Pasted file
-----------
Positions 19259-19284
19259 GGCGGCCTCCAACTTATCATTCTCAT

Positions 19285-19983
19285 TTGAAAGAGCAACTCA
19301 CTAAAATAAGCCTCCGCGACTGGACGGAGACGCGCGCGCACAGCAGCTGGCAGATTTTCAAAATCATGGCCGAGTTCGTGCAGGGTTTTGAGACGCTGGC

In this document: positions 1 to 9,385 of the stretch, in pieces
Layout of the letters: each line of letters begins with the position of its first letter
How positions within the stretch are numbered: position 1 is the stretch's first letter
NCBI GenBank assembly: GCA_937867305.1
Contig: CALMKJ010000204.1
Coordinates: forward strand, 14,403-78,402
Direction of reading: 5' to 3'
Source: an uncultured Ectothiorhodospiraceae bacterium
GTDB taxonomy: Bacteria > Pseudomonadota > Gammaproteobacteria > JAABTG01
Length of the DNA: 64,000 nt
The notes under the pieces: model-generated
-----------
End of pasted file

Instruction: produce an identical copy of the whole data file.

Positions 19259-19284
19259 GGCGGCCTCCAACTTATCATTCTCAT

Positions 19285-19983
19285 TTGAAAGAGCAACTCA
19301 CTAAAATAAGCCTCCGCGACTGGACGGAGACGCGCGCGCACAGCAGCTGGCAGATTTTCAAAATCATGGCCGAGTTCGTGCAGGGTTTTGAGACGCTGGC

In this document: positions 1 to 9,385 of the stretch, in pieces
Layout of the letters: each line of letters begins with the position of its first letter
How positions within the stretch are numbered: position 1 is the stretch's first letter
NCBI GenBank assembly: GCA_937867305.1
Contig: CALMKJ010000204.1
Coordinates: forward strand, 14,403-78,402
Direction of reading: 5' to 3'
Source: an uncultured Ectothiorhodospiraceae bacterium
GTDB taxonomy: Bacteria > Pseudomonadota > Gammaproteobacteria > JAABTG01
Length of the DNA: 64,000 nt
The notes under the pieces: model-generated